10 Trends That Are Reshaping the Legal Industry
A 2004 article titled “Trends That Are Shaping the Legal Industry” was published on the American Bar Association news page. Information on budgets and planning, new ways to legal research, social media, and litigation technology were all highlighted in the top 10 trends. It’s been fifteen years since the publication of that article and the Legal Industry has since experienced new trends that are reshaping the industry all over again.
According to the Balance Careers, here are the next 10 trends that are reshaping the legal industry:
1. Electronic Discovery
Recent amendments to the Federal Rules of Civil Procedure, specifically Rules 16 and 26: to Require the Parties’ Discovery Plan to Address ESI Preservation and Inadvertent Disclosure Federal Rules of Civil Procedure, make electronically stored information such as e-mails, instant messages, voicemails, e-calendars, graphics and data discoverable in litigation. The explosive growth of electronically stored information (ESI) has impacted almost every business who, at this point, has either already implemented ESI into their daily operations or is in the process of transitioning to ESI. New roles in litigation support e-discovery, and trial technology has emerged to address the electronic realities of a digital age.
2. The Multi-Generational Workforce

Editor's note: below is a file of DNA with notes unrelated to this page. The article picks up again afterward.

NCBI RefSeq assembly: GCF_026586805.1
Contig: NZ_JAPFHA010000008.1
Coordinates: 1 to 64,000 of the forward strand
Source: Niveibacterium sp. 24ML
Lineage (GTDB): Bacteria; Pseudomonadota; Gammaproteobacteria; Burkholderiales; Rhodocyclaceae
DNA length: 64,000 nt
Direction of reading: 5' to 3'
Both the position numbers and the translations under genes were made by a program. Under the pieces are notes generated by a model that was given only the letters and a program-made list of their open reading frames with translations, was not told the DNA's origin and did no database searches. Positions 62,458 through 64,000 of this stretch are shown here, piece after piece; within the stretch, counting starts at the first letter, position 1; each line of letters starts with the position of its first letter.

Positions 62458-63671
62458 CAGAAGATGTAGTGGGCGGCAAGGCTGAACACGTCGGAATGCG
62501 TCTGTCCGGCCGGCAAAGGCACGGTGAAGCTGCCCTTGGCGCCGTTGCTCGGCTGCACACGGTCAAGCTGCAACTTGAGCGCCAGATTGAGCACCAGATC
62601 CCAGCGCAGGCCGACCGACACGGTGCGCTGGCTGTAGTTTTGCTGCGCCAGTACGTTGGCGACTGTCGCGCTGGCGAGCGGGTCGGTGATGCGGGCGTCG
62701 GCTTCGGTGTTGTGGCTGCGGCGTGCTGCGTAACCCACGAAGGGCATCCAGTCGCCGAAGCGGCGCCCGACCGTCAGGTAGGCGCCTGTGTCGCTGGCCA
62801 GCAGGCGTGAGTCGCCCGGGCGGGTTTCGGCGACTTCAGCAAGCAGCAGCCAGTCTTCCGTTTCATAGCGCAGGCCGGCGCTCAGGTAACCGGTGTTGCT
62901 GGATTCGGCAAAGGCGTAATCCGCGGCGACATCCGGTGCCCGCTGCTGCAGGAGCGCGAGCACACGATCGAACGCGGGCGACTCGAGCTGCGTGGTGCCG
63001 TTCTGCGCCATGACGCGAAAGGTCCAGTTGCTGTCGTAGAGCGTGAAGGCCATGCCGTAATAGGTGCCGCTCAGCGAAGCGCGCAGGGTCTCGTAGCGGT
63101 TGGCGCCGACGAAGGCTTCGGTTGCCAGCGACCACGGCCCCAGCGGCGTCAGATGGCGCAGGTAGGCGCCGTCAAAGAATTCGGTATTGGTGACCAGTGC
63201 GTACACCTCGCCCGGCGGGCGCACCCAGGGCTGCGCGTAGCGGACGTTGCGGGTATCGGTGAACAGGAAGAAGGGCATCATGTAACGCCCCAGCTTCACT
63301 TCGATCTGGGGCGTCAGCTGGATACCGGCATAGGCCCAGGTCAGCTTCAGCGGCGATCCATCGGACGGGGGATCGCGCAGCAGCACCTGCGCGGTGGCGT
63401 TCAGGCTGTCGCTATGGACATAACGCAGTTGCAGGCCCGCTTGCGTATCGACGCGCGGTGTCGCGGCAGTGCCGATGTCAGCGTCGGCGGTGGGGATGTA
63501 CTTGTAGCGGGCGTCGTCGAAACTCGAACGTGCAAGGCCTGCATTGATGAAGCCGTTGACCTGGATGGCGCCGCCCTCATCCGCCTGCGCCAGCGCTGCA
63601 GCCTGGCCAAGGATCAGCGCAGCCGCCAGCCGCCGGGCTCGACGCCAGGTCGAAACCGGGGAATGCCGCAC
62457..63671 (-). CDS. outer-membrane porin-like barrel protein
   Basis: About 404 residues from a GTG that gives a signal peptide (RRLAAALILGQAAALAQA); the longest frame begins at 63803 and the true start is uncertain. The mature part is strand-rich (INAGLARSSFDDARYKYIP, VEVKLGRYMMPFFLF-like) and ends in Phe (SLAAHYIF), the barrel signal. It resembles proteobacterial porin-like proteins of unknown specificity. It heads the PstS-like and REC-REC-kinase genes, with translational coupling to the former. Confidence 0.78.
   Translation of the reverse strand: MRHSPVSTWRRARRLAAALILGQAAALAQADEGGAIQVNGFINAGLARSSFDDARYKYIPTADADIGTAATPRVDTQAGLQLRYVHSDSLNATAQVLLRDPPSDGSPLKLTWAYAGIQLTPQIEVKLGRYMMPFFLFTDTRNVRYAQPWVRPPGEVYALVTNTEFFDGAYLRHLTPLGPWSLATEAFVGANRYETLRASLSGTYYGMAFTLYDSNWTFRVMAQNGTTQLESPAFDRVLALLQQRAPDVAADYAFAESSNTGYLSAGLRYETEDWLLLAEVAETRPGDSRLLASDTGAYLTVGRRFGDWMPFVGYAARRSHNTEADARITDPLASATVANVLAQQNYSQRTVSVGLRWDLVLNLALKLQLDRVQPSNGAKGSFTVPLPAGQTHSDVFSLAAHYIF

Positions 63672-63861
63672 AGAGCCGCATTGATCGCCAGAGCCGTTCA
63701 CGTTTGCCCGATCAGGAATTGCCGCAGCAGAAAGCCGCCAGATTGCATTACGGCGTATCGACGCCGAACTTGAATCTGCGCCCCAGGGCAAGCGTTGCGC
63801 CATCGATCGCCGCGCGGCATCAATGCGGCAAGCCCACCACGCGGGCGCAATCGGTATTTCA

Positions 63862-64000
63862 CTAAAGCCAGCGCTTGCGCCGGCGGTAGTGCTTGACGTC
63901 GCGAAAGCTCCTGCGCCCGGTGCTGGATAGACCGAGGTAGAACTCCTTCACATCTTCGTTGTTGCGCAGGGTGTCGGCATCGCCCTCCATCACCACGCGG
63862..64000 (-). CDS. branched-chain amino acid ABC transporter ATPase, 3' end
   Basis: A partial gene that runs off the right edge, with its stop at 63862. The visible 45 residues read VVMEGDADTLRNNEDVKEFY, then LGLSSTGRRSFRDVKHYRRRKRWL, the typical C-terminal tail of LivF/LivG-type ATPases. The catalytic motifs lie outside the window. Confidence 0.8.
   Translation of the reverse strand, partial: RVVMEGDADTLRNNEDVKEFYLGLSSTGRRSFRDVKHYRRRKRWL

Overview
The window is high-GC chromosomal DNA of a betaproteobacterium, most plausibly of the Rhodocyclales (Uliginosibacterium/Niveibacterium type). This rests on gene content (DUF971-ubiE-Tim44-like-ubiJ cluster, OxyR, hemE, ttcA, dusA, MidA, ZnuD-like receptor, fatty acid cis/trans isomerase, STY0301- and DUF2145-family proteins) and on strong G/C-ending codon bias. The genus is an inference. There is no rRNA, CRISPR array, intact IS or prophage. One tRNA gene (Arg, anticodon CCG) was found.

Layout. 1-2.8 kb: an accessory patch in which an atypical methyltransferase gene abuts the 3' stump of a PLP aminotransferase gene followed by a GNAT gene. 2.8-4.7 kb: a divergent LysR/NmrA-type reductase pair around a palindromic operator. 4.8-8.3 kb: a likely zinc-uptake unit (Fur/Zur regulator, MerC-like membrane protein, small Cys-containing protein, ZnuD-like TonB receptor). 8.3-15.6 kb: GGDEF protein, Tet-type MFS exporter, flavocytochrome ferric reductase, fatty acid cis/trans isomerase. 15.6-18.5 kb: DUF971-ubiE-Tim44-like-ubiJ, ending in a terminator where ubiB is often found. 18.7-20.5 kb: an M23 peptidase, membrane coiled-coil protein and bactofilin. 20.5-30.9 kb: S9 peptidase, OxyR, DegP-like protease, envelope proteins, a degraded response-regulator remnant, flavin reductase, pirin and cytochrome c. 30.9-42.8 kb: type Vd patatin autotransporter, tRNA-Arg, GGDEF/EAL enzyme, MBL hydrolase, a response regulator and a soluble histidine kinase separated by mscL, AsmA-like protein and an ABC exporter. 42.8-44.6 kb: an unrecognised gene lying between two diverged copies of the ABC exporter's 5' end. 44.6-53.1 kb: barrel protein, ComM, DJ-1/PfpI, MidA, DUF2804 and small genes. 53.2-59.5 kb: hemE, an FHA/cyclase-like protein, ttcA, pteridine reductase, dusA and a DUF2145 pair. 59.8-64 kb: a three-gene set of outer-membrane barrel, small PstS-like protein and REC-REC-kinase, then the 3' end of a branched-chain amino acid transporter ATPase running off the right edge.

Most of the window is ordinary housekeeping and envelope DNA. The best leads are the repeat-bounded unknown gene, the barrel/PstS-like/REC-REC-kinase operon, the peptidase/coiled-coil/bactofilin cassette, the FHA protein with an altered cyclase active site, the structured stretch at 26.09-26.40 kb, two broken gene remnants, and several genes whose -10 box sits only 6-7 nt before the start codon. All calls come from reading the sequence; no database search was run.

For the first time in the nation’s history, five generations are working together in the workplace: Traditionalists, Baby Boomers, Generation X, Millennials, and Generation Z. As attorneys, paralegals and other legal professionals tend to work beyond retirement age, many law firms and legal departments are trying to balance a generation gap of more than 50 years between the oldest and youngest employees. Five generations working together in the same work environment present new workforce dynamics and challenges. Additionally, the next shift in workforce culture will happen when nearly 75 million currently employed Baby Boomers reach retirement and the entry of more Millennials and Generation Z employees will continue to change workplace dynamics.
3. Social Networking
Similar to the trends in 2004, now legal professionals have an ever-growing number of social media tools at their disposal to accomplish a variety of legal tasks and career objectives. This has already affected, and will continue affecting, how legal professionals recruit, job hunt, and network, locate and discredit witnesses, and manage their careers and interact with clients. Social media tools such as LinkedIn, Facebook, Twitter, and YouTube are also key marketing tools, helping lawyers and legal professionals reach a broad audience and accomplish branding, advertising, and client development goals.
4. Legal Process Outsourcing
In recent years, the legal industry has experienced a global paradigm shift in the delivery model for legal services. This new model of legal outsourcing, also known as legal process outsourcing (LPO), refers to the practice of a law corporation obtaining legal support services from an outside law firm or LPO provider. Legal outsourcing is transforming law practice as law firms and corporate legal departments seek to improve their business by minimizing costs, increasing flexibility and expanding in-house capabilities.